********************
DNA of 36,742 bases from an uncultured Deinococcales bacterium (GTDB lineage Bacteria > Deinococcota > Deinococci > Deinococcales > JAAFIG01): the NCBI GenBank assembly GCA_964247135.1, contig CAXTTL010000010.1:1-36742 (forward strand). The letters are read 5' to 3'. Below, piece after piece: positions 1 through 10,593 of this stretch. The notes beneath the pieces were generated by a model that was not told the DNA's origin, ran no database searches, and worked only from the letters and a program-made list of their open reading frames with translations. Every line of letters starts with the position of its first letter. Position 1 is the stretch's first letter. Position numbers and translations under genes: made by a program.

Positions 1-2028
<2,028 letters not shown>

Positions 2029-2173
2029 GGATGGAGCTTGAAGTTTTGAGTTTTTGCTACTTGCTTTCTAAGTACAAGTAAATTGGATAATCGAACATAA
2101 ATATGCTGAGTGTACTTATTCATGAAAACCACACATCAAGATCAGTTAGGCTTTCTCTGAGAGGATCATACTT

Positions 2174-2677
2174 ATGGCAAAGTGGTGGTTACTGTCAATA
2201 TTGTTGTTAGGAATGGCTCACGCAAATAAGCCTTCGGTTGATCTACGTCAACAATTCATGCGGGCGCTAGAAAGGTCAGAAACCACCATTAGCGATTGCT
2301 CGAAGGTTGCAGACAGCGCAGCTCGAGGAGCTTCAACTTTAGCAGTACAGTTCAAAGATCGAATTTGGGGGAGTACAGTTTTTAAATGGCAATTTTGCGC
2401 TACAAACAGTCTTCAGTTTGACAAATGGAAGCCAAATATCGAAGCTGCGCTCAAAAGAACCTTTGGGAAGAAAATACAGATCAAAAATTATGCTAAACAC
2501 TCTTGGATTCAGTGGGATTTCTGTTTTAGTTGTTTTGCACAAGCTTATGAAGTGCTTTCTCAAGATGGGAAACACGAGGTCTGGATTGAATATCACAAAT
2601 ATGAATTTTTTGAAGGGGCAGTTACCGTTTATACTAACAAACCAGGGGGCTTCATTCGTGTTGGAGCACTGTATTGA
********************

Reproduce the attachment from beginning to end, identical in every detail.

DNA of 36,742 bases from an uncultured Deinococcales bacterium (GTDB lineage Bacteria > Deinococcota > Deinococci > Deinococcales > JAAFIG01): the NCBI GenBank assembly GCA_964247135.1, contig CAXTTL010000010.1:1-36742 (forward strand). The letters are read 5' to 3'. Below, piece after piece: positions 1 through 10,593 of this stretch. The notes beneath the pieces were generated by a model that was not told the DNA's origin, ran no database searches, and worked only from the letters and a program-made list of their open reading frames with translations. Every line of letters starts with the position of its first letter. Position 1 is the stretch's first letter. Position numbers and translations under genes: made by a program.

Positions 1-2028
<2,028 letters not shown>

Positions 2029-2173
2029 GGATGGAGCTTGAAGTTTTGAGTTTTTGCTACTTGCTTTCTAAGTACAAGTAAATTGGATAATCGAACATAA
2101 ATATGCTGAGTGTACTTATTCATGAAAACCACACATCAAGATCAGTTAGGCTTTCTCTGAGAGGATCATACTT

Positions 2174-2677
2174 ATGGCAAAGTGGTGGTTACTGTCAATA
2201 TTGTTGTTAGGAATGGCTCACGCAAATAAGCCTTCGGTTGATCTACGTCAACAATTCATGCGGGCGCTAGAAAGGTCAGAAACCACCATTAGCGATTGCT
2301 CGAAGGTTGCAGACAGCGCAGCTCGAGGAGCTTCAACTTTAGCAGTACAGTTCAAAGATCGAATTTGGGGGAGTACAGTTTTTAAATGGCAATTTTGCGC
2401 TACAAACAGTCTTCAGTTTGACAAATGGAAGCCAAATATCGAAGCTGCGCTCAAAAGAACCTTTGGGAAGAAAATACAGATCAAAAATTATGCTAAACAC
2501 TCTTGGATTCAGTGGGATTTCTGTTTTAGTTGTTTTGCACAAGCTTATGAAGTGCTTTCTCAAGATGGGAAACACGAGGTCTGGATTGAATATCACAAAT
2601 ATGAATTTTTTGAAGGGGCAGTTACCGTTTATACTAACAAACCAGGGGGCTTCATTCGTGTTGGAGCACTGTATTGA